During the French Revolutionary Wars (1793-1802) and the Napoleonic Wars (1803-1815), Great Britain embarked on a number of strategies for defeating France and its allies: one was to engage foreign regiments as mercenary forces in the pay of the British government. This article explores the part played by Prof. Hugh Cleghorn in the transfer of allegiance of a Swiss regiment that was based in Malta from 1806 to 1813.
There were, apparently, no less than 17 Swiss mercenary regiments at the turn of the 18th-19th centuries; three that spent some time in Malta were the de Roll, de Watteville and de Meuron regiments. The latter was raised in 1781 by Count Charles de Meuron and was originally in the employ of the Dutch East India Company based in Trincomalee, Ceylon (now Sri Lanka).
Hugh Cleghorn (1751-1836) was an ambitious and enterprising Scottish academic; at the age of 21 he was appointed to the chair of Civil History at St Andrew’s University. He was the first to hold this position and his lectures took inspiration from Adam Smith’s Enquiry into the Causes of the Wealth of Nations and John Millar’s Distinction of Ranks. Cleghorn’s aim was to form the minds of young men intending to assume roles as responsible citizens.
Cleghorn took a leave of absence from 1788 to 1790 to accompany the young Alexander Home, 10th Earl of Home, on a grand tour of Europe. Serving as Home’s tutor, he cannily combined this duty with the opportunity of giving lectures at various European universities; there he also garnered introductions to eminent personages who could enlighten both pupil and tutor with the developing philosophical and political views evolving in a continent riven by the upheaval resulting from the French Revolution.
It is almost certain that Cleghorn first got to know Count Charles de Meuron when he and Lord Home travelled to de Meuron’s home town, Neuchâtel, late in 1788. Their friendship, partly nurtured by Cleghorn’s belief that closer bonds should be formed between Britain and the Swiss cantons, blossomed and bore fruit in subsequent years.
Cleghorn’s travels around and experiences in Europe seem to have transformed him from an observant academic into a proactive agent of empire; on his return he solicited his Scottish contacts, chief among them Henry Dundas, Secretary of State for War, for an active role in the government of Empire. His thoughts turned to the value of Ceylon to British interests in India. These concerns were no doubt influenced by his acquaintance with de Meuron, whose regiment was no longer being paid by the Dutch and might soon accede to French control.
Cleghorn hatched a plan to transfer the allegiance of the only effective troops defending Dutch-held Trincomalee to the British and in the process weakening the Dutch colony to the extent that it could easily be taken over by Britain. To achieve these ends, Cleghorn was despatched on a secret mission first to Switzerland to convince Count de Meuron to enter the payroll of the British and subsequently to Ceylon with de Meuron to implement this plan. It was important that neither Dutch nor French intelligence got word of Cleghorn’s mission. Secrecy was essential.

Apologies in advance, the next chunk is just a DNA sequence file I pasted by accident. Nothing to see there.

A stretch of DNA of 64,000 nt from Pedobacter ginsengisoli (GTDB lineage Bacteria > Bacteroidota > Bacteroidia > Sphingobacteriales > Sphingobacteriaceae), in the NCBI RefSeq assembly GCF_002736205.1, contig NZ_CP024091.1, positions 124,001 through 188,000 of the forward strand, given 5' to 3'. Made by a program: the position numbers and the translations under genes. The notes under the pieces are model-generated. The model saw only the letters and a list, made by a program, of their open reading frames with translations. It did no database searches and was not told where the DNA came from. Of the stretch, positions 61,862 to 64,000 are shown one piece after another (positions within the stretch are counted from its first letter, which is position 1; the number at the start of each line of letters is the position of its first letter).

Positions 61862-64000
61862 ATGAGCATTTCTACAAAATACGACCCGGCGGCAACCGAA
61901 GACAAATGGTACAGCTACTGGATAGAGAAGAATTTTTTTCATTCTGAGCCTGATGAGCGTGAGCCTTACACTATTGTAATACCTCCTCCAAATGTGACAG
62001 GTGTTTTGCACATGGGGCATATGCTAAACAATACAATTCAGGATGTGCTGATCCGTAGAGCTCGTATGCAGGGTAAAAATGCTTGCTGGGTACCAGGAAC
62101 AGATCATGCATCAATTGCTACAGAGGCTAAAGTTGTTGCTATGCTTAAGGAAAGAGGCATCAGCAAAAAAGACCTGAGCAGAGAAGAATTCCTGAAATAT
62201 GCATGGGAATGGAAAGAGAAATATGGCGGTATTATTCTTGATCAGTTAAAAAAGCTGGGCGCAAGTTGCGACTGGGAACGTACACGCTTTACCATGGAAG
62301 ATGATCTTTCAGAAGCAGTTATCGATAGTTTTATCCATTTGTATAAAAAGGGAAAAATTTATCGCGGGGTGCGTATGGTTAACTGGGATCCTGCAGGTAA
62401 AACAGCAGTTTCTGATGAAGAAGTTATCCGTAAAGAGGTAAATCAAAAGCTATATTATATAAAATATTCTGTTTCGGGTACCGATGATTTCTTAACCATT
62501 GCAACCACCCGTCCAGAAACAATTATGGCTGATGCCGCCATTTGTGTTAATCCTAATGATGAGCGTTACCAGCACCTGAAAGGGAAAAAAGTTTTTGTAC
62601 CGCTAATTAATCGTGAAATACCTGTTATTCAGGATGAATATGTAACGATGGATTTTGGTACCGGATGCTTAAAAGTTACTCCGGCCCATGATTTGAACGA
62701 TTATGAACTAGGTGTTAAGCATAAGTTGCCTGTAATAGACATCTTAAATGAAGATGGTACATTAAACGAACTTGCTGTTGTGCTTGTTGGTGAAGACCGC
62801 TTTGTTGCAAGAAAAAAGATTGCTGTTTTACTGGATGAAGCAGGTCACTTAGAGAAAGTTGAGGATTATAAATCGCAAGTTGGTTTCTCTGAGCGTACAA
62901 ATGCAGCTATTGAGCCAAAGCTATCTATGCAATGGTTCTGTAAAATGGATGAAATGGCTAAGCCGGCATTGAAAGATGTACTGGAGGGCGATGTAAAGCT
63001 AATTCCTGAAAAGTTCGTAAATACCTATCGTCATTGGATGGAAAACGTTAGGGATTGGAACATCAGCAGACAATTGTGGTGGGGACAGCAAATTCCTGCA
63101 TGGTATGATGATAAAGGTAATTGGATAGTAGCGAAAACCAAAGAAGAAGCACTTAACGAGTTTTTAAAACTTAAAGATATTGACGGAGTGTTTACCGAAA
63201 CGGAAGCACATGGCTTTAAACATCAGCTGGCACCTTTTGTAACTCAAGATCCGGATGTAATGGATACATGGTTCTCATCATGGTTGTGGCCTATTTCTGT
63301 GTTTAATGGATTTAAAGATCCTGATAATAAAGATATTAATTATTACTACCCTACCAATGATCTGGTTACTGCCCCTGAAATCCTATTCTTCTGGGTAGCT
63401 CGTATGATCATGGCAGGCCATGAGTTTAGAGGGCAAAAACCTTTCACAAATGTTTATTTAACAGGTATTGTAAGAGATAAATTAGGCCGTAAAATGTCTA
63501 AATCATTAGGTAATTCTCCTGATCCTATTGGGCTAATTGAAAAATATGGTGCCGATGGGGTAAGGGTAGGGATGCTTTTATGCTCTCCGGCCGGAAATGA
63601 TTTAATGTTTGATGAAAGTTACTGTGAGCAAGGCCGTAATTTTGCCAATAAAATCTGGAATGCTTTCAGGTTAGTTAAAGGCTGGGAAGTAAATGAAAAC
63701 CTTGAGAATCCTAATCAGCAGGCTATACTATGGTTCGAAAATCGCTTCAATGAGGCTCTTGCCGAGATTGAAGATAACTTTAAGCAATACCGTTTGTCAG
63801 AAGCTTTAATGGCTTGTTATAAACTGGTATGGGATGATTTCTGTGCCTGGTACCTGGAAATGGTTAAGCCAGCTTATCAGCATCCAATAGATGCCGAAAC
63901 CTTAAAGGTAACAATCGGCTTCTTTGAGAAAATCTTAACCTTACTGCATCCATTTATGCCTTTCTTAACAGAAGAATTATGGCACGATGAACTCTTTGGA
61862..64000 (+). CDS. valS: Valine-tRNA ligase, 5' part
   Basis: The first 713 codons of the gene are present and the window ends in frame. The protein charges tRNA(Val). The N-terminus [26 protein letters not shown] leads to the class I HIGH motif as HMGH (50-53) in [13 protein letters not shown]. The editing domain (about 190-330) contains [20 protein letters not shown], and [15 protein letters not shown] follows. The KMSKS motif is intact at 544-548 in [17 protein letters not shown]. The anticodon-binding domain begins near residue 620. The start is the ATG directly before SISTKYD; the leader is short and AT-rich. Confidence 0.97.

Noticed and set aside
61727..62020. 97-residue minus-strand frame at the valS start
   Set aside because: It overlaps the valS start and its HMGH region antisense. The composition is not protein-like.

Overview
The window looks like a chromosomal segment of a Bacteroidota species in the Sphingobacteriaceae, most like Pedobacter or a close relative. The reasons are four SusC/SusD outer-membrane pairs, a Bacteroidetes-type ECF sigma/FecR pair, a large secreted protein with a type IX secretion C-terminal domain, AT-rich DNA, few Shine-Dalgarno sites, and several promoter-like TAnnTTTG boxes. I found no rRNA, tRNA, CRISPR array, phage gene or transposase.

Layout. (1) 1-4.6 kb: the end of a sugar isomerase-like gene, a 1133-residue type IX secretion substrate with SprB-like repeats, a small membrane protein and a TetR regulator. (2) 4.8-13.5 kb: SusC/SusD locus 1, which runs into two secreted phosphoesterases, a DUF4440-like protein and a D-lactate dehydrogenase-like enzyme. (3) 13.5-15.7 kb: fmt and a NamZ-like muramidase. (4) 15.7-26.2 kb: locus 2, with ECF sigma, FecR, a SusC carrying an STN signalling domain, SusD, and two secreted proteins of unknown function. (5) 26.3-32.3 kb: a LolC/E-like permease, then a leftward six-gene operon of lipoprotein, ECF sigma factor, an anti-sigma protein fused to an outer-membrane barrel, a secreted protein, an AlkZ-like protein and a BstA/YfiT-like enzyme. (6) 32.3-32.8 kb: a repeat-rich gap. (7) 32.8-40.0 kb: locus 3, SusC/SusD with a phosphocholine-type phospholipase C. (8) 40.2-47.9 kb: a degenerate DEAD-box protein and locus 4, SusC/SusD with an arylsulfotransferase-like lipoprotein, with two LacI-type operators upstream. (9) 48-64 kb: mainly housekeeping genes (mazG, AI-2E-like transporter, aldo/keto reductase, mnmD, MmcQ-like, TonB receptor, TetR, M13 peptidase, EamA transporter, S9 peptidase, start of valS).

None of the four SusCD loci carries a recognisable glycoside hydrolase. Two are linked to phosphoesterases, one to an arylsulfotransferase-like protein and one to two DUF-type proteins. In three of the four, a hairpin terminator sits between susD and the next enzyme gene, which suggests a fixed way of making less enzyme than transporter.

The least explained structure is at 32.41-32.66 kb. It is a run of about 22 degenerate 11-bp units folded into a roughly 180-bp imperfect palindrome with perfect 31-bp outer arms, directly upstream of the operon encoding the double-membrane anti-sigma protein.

In January 1810 the regiment was stationed at Floriana
A series of 10 bills of exchange in the author’s collection signed by Cleghorn show his progress through Europe in 1795: from Neuchâtel to Hamburg, then on to Venice. There, on May 15, 1795, Cleghorn drew funds amounting to the enormous sum of £3,850 (between £500,000 and £1 million at today’s value). Sources state that de Meuron received £4,000 for the transfer of his regiment to British service. These bills most likely detail this transaction.
Having accomplished his mission in Ceylon, Cleghorn headed back to England and was in Malta on July 20, 1796, where a further £350 was to be transferred to Cleghorn by William England, His Britannic Majesty’s consul in Malta. It is most likely that these sums were reimbursements due to Cleghorn for travel-related expenses on his return journey.
On his arrival in London, Cleghorn was paid £5,000 in the currency of the day for his year-long mission to Ceylon: a tidy sum indeed. In 1798, he was appointed Colonial Secretary of Ceylon, a post he held for approximately two years.
Clear confirmation of Cleghorn’s clandestine activities can be seen in an affidavit signed by him at Westminster Hall, London, on May 12, 1803, in which he swears: “I have disbursed the money, entrusted to me for Foreign Secret Service, faithfully, according to the intent and purpose for which it was given, according to my best judgement, for His Majesty’s Service.”
In 1799, the de Meuron regiment joined the Mysore Campaign in India where they earned high praise from the future Duke of Wellington. In 1806, the regiment received orders to sail for England where they were garrisoned for a short time on the Isle of Wight. They were then sent to Gibraltar and arrived in Malta in 1809. In January 1810 the regiment was stationed at Floriana; in August the same year the regiment was recorded as being made up of 789 men, rising at the end of 1812 to 1,043 men.
On June 7, 1810, tragedy struck the regiment when Louis, Lieutenant-Colonel Lardy’s 18-year-old son, who was serving as a lieutenant in the regiment, died in Malta after a very short illness.
The regiment left Malta for duty in Canada on May 5, 1813. On their departure, Lieutenant-General Oakes, the Civil Commissioner, issued the following Garrison Order: “Lieutenant-General Oakes cannot suffer the Regiment De Meuron to quit this garrison where they have so long been stationed under his command, without assuring them of the satisfaction which their good conduct and attention to military discipline have constantly afforded him, and which have been equally conspicuous in every rank. They will embark from hence as fine and well appointed a regiment as any in his Majesty’s service.”
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